Tag Archives: IRA

The retirement savings crisis

Banker’s Life commissioned a survey that’s troubling for baby boomers, people aged 50 to 68. The survey says that middle income boomers have saved too little. Only 13 percent have investable assets of $500,000 or more. More than half (54 percent) have less than $100,000, and one-third (34 percent) have assets of less than $25,000.

What does this mean for boomers? Many will have only Social Security income after retirement. Some will also have pensions. And over half expect to continue working after age 65.

This should be a wake-up call for people younger than baby boomers. When boomers entered the work force many of the big companies offered pension plans. That number is fast dwindling. So younger workers will be even more dependent that their elders on their own savings.

Social security is also a problem. The number of workers contributing to the system has been declining relative to those receiving benefits. At some point in the future, benefits will have to be cut or taxes will have to go up to levels that will be politically unsustainable.

The lesson for the children and grandchildren of the baby boomers is to save more and invest wisely. And begin now.

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NEW! IRS Retirement Plan Contributions Limits For 2015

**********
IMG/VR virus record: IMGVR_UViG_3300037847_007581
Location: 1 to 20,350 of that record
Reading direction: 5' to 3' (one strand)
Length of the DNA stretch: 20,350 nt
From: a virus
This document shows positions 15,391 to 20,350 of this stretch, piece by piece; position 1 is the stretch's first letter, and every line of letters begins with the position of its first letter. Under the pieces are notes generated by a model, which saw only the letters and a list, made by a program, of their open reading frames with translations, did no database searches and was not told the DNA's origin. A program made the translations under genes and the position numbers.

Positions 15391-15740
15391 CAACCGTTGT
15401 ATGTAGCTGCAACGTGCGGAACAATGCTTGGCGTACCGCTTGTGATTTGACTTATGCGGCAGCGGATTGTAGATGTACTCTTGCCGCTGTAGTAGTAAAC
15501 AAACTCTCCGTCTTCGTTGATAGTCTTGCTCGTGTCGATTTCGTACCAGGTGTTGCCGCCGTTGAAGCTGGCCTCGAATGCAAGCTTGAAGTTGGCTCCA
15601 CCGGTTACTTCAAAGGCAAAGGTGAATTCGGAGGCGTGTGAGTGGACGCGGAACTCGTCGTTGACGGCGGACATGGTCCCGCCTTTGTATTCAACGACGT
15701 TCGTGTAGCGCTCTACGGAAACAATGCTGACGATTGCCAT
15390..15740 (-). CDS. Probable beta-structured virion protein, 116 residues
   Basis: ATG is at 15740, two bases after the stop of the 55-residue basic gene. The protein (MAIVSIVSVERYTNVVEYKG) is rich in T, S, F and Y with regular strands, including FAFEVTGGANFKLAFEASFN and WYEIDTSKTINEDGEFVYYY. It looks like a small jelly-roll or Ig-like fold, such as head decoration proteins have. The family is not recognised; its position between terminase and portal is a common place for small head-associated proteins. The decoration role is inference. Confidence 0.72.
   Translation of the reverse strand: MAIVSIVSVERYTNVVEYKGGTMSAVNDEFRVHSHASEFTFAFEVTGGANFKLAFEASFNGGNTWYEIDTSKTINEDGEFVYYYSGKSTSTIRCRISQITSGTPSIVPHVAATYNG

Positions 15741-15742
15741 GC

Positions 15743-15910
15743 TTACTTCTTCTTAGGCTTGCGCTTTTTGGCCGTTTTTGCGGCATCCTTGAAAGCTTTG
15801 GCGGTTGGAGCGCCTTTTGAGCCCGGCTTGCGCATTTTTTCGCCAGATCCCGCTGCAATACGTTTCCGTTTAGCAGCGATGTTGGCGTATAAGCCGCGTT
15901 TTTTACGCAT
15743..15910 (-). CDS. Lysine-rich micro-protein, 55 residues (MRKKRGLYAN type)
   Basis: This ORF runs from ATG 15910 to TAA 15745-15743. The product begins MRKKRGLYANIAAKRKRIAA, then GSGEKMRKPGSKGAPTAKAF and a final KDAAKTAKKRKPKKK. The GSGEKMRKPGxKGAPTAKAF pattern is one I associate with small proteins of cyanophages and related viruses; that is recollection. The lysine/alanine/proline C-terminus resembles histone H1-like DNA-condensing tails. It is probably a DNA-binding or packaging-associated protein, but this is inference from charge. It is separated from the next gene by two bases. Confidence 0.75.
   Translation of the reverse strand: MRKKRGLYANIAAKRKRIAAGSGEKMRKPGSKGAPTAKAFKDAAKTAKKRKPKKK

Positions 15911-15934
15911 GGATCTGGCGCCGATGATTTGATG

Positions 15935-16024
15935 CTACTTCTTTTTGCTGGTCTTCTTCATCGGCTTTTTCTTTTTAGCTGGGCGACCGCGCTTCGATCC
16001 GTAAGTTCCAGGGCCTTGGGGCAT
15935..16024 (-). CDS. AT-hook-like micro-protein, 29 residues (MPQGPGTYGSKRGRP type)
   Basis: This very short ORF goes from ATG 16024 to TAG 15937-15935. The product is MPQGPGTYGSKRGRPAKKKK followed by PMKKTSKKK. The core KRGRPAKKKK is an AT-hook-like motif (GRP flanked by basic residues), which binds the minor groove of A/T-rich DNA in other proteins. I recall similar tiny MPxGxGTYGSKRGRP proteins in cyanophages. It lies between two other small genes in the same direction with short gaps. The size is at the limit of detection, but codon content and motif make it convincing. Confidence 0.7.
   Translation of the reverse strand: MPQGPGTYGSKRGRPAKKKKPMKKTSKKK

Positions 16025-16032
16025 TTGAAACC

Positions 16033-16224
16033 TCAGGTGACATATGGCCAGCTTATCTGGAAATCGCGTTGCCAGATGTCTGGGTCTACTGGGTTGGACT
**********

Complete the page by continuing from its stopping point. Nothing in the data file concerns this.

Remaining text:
The IRS just this week released the retirement plan contribution limits for 2015.  Here’s a chart we put together that shows what the limits are for most people:

2015 Contribution Limits

For those of you who prefer to read it, from Financial Advisor magazine:

Taxpayers can now put aside a little more toward their retirement in 2015, according to the Internal Revenue Service.
The agency has adjusted the maximum contribution allowed for pension plans and other retirement funds for tax year 2015, it announced today, a change reflecting cost-of-living increases.
Taxpayers 50 years old and over can contribute up to $24,000 in retirement funds for 2015, an increase of $1,000 from 2014.
Though some limits remain unchanged from last year, several ceilings have increased. Some of the changes include:
• The elective deferral (contribution) limit for employees who participate in 401(k)s, 403(b)s, most 457 plans and the federal government’s Thrift Savings Plan has been increased from $17,500 to $18,000.
• The catch-up contribution limit for employees aged 50 and over who participate in those same plans has been increased from $5,500 to $6,000.
• The limit on annual contributions to an IRA remains unchanged at $5,500. The additional catch-up contribution limit for individuals aged 50 and over is not subject to an annual cost-of-living adjustment and remains $1,000.
• The deduction for taxpayers making contributions to a traditional IRA has been phased out for singles and heads of households who are covered by a workplace retirement plan and have modified adjusted gross incomes (AGI) between $61,000 and $71,000, up from $60,000 and $70,000 in 2014. For married couples filing jointly, the income phase-out range is $98,000 to $118,000, up from $96,000 to $116,000.